If the No. 10 Florida Gators are actually going to go to Atlanta and play in the SEC Championship Game, well, they still need one more victory. That can come Saturday afternoon against a Vanderbilt Commodores team that may not have a winning record but is certainly playing better football – especially defensively – than it is given credit for playing.
Florida head coach Jim McElwain is well aware of that, which is why his message to his team this week is all about concentrating on Vanderbilt and not worrying how things are going to play out after that.
“We’ve got a lot ahead of us. No, we aren’t looking towards Atlanta, because if we do, we won’t get there,” the coach explained. “What we’ve got to do is we’ve got to look forward to today. Now, whether we do it or not? I don’t know. I don’t know if we’re mature enough. I don’t know if we understand the position we put ourselves in.”
McElwain said that the way the Gators handle themselves in the week leading up to this game – particularly with additional distractions in the form of their playoff ranking and homecoming festivities – will tell him a lot about the team. “To me, this is an opportunity to see how far we’ve come as an organization,” he said. “We’ve got an opportunity to go win a ballgame and solidify us being in Atlanta. That’s the way it should be. That’s why you come to the University of Florida.”
The coach pointed out that the team’s upperclassmen lost to this Vanderbilt team on homecoming a couple years ago, ending an extended winning streak and enduring a serious feeling of embarrassment. As such, UF has plenty of motivation entering a game Saturday against an opponent ranked in the top 25 in total defense and scoring defense nationally, one that according to McElwain has held six of seven opponents to season-lows in offensive production. He hopes those same upperclassmen take pride in turning the tide back to their program in the annual battle with VU.
“I just can’t tell you how proud I am of them and what they’ve done to invest not only in themselves but in this football team and to this university. I think that’s a credit to those guys. I think the seniors, they’re the ones that we should take our hats off to because those guys are playing really hard,” he said. “I think it’s about their opportunity to leave a legacy to restore some order. The reason they came here was to play in games that mean something in November – and they’re doing that.”
But it can’t be all about those upperclassmen – or even the players on the field – according to McElwain, who decided to challenge the Gators’ crowd to really be on top of its game for Saturday’s noon kickoff, a time in which Ben Hill Griffin Stadium has not been filled in recent years with a late-arriving crowd that often lacked enthusiasm early in contests.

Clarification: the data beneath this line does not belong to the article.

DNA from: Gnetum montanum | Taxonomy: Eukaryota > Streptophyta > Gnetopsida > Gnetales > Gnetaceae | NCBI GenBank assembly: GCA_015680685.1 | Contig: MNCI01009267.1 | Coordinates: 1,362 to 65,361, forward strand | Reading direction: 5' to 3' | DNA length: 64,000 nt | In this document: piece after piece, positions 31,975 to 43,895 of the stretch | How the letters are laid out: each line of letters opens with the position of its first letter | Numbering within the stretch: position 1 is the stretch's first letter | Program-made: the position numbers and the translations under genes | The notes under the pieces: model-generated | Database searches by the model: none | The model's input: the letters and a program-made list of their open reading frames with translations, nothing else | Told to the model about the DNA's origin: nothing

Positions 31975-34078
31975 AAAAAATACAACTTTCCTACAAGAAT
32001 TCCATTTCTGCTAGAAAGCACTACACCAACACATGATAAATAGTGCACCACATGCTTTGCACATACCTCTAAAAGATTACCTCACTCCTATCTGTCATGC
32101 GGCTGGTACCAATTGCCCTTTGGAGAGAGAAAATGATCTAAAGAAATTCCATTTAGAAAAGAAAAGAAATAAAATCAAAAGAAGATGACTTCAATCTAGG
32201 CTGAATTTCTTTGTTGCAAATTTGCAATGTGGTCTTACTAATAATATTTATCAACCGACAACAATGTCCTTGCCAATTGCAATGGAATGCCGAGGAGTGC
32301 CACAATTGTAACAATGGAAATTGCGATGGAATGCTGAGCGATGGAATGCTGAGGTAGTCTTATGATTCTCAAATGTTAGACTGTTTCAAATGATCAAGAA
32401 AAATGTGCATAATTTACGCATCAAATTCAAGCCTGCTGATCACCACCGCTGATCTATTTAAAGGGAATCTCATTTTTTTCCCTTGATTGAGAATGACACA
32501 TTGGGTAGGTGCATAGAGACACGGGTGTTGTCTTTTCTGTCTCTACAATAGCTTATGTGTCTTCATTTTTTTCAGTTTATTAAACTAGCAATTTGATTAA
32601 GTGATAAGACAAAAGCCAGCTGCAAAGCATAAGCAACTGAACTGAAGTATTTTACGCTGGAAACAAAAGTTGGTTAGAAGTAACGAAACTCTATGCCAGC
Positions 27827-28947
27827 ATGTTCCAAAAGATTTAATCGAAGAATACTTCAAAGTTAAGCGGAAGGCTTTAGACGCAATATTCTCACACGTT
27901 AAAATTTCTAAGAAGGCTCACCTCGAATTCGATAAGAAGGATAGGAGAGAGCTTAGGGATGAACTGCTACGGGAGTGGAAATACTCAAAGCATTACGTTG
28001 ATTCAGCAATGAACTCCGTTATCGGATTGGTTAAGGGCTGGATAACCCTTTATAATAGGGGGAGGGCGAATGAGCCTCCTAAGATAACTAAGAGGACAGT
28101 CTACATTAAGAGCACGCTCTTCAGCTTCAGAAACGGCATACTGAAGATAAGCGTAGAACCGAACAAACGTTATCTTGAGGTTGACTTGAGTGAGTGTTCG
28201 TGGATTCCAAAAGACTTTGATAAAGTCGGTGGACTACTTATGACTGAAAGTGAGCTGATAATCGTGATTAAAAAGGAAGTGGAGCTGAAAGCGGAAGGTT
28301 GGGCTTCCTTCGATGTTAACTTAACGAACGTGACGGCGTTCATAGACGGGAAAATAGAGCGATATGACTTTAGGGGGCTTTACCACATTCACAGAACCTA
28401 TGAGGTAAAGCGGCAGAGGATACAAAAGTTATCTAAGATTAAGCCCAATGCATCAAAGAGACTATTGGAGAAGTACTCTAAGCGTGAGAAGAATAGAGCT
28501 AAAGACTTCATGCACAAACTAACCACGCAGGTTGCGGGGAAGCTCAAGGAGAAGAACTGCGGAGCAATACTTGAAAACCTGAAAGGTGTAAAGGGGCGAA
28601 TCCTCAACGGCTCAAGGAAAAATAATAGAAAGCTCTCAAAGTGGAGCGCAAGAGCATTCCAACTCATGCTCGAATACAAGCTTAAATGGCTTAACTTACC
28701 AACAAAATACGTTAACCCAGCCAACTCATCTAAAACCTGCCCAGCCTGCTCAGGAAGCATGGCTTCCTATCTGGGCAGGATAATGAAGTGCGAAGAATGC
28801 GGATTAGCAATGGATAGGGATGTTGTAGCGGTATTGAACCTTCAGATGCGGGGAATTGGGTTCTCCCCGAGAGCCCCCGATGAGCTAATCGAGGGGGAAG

“The Swamp has been electric, and it’s been awesome, but now let’s make sure we stumble on into that stadium and be ready for when we’re hustling out of the tunnel because we need all the support we can,” he began. “Believe me, I think they will. This has been a great place to play. It seems like the last time we played here was last year some time. I know we’re really looking forward to playing at home.”
All in all, McElwain just hopes Florida is able to cut the “clutter” and “white noise” out so it can focus on the task at hand. “There’s a lot of stuff that means absolutely nothing,” he said. One way or another, the Gators will learn something from Saturday’s game – either they’re not prepared for the pressure of a big stage, or they’ll be headed to Atlanta to play for a league title for the first time since 2009.
Florida checked in at No. 10 in the initial College Football Playoff Rankings of the 2015 season, sliding into the rankings as the third-highest one-loss team.
Three undefeateds – Clemson (8-0), LSU (7-0) and Ohio State (8-0) – opened the rankings 1-3 with Alabama (7-1) closing out the top four and Notre Dame (7-1) slotting in as the first team out of the playoff. Baylor (7-0), Michigan State (8-0), TCU (8-0) and Iowa (8-0) also slotted ahead of Florida (7-1).
Though CFP chairman Jeff Long said the CFP Selection Committee’s evaluation of the Crimson Tide and Gators was “close,” his explanation that Alabama had one additional quality win compared to Florida – which supposedly explained the Tide being in the playoff while the Gators were nowhere near the top four – did not hold water in the eyes of most.
UF is 3-0 against common opponents of Ole Miss, Georgia and Tennessee, while UA is 2-1 against those teams; the Gators demolished the Rebels 38-10, the same team to hand the Tide their only loss of the season 43-37. Florida outscored UGA and UT by a combined 55-30, while the Alabama won those games 57-24. Consider then that UF’s only loss is to a CFP-ranked No. 2 LSU team, which earned a projected touchdown victory with a fake field goal in a home night game.
So while the CFP’s decision to rank Alabama ahead of Florida was questionable, the fact that the Gators are so far below the Tide – which are “in” the playoff – makes even less sense. Alas, the rankings do not matter much at this point, and Alabama hosting LSU this weekend should allow that situation to shake out right away.
Rounding out the rest of the CFP Rankings are, in order (11-25): Stanford, Utah, Memphis, Oklahoma State, Oklahoma, Florida State, Michigan, Ole Miss, Texas A&M, Mississippi State, Northwestern, Temple, UCLA, Toledo and Houston.